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Accelerated approach leads to discovery of a new catalytic promoter on par with decades of study

Fast learning collaboration with BasCat leads to discovery of a new catalytic promoter on par with decades of study
New Catalytic Promoter on Par with Decades of Study. Credit: Dr. Frederik Rüther - BasCat (UniCat BASF JointLab)

Addressing climate change demands rethinking of established chemical processes on a timescale of years rather than decades as in traditional R&D cycles. In collaboration with BasCat (UniCat BASF JointLab), a team of researchers from the Theory Department at the Fritz Haber Institute developed an accelerated discovery approach to identify a promising catalytic promoter formulation for the conversion of propane into the base chemical propylene.

Discovered in a few weeks and with fewer than 100 experiments conducted, the novel promoted catalyst rivals those discovered through decades of research. The findings, published in ACS Catalysis, not only highlight the partnership's success but also open avenues for a more efficient and informed development of multi-promoter formulations.

Catalysis plays a crucial role in the , influencing multiple aspects of everyday life, such as plastic production, , and manufacturing of fuels and fertilizers. Catalysts accelerate chemical reactions and improve their selectivity to desired products, while reducing energy consumption and waste.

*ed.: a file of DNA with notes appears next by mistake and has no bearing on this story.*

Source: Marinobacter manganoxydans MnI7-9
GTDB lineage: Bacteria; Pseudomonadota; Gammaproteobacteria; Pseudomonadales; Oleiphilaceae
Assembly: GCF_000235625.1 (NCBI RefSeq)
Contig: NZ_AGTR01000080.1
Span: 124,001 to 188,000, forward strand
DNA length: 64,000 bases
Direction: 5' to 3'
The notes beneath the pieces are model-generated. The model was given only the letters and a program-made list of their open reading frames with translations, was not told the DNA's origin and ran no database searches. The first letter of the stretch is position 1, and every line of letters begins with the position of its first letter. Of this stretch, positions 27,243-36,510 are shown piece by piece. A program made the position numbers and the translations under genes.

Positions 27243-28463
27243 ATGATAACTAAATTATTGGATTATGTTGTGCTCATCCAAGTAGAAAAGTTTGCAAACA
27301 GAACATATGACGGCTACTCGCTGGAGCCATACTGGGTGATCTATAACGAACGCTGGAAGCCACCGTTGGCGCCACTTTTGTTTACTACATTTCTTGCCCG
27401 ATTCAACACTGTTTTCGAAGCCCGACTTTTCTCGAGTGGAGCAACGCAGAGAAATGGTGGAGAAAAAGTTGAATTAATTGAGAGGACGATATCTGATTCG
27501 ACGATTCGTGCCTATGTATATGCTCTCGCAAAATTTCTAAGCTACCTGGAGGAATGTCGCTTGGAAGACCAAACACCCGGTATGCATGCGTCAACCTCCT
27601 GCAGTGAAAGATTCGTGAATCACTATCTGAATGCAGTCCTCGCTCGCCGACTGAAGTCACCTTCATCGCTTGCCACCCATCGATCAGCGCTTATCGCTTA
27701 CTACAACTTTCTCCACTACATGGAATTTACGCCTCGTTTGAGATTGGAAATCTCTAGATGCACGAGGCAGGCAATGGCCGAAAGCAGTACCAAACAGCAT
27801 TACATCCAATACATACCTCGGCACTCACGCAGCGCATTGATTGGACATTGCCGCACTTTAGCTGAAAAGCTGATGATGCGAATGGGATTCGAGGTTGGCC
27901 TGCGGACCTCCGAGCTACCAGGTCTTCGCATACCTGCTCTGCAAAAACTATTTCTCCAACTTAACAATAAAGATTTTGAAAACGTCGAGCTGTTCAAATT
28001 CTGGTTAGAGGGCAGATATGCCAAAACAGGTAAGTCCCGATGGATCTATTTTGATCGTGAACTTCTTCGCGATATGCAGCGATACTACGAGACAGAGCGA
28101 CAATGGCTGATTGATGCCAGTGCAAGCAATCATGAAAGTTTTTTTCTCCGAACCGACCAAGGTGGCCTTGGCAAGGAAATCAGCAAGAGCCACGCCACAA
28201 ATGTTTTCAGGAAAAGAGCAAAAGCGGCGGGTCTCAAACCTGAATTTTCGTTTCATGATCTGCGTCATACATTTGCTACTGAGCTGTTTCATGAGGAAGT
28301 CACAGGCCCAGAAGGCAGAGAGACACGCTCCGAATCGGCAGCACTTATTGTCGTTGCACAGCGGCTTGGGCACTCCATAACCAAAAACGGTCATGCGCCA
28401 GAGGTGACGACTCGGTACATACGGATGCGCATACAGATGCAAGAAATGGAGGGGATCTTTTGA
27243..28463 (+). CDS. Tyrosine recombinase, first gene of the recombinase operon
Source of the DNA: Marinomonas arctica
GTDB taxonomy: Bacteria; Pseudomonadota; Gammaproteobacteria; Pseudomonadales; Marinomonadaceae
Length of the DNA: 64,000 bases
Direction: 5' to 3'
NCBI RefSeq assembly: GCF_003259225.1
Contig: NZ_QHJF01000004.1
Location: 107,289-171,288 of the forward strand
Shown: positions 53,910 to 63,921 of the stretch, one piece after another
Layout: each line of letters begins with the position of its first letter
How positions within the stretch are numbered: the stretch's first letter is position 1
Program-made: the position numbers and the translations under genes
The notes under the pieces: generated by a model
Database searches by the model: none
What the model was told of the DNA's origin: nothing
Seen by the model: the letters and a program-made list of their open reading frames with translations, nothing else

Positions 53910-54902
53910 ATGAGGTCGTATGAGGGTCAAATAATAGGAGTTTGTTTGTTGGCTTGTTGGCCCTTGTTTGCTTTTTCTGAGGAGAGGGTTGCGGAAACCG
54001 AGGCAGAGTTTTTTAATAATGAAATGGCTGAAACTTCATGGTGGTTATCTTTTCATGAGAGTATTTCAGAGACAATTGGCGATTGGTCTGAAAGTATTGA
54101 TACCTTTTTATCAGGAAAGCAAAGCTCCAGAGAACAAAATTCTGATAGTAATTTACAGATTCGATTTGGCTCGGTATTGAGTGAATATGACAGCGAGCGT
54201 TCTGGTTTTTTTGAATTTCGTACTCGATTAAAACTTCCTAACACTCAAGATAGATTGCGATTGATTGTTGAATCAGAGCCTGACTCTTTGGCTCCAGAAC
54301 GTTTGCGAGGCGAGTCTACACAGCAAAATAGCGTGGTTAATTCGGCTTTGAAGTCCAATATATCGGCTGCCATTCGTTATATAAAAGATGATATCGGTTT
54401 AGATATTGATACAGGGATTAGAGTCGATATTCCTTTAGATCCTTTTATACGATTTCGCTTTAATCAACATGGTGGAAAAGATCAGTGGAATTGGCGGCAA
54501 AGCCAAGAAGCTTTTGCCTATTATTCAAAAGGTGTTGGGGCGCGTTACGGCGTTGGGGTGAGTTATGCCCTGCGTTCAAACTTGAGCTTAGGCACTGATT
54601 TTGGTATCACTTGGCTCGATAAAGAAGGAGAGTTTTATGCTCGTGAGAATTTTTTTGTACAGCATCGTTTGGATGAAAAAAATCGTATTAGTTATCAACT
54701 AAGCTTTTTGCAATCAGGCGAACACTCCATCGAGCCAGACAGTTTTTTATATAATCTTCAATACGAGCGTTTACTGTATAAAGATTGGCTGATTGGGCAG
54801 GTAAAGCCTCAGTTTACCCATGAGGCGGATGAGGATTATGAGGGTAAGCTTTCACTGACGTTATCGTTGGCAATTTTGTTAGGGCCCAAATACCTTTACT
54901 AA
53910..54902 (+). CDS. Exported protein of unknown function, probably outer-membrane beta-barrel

Although performance and longevity of catalysts can be further boosted by using promoters, their identification and optimization are oftentimes tedious, time-consuming, and costly.

The Institute's with BasCat focuses on in the field of heterogeneous catalysis and especially on the catalytic transformation of hydrocarbons to value-added products.

The team's research proposed an accelerated discovery approach which explores a multi-promoter design space with only a limited number of experiments, based on an efficient adaptive design-of-experiment (DoE) experiment planning and a throughput maximization through parallelized testing. The design space comprised on the order of 20,000 possible promoter combinations for the non-oxidative propane dehydrogenation to propylene, using platinum on alumina as a catalyst.

An exhaustive experimental testing would have required years of research. Instead, their discovery approach successfully identified a promising new promoter formulation by conducting less than 100 experiments in a few weeks.

Currently, propylene is a crucial feedstock chemical for polymer production and it is anticipated to see its demand reach 200 megatons by 2030. Existing cracking processes are unfortunately insufficient to meet this expected demand and more recent commercially applied processes still present limitations to reach high product yield.

Consequently, discovering new combinations of high-performance multi-promoters and gaining a deeper understanding of the chemical mechanisms behind their promoting effects are seen as crucial elements.

More information: Christian Kunkel et al, Systematic Exploration of a Multi-Promoter Catalyst Composition Space with Limited Experiments: Non-Oxidative Propane Dehydrogenation to Propylene, ACS Catalysis (2024). DOI: 10.1021/acscatal.4c01740

Journal information: ACS Catalysis

Provided by Max Planck Society

Citation: Accelerated approach leads to discovery of a new catalytic promoter on par with decades of study (2024, May 30) retrieved 15 June 2024 from
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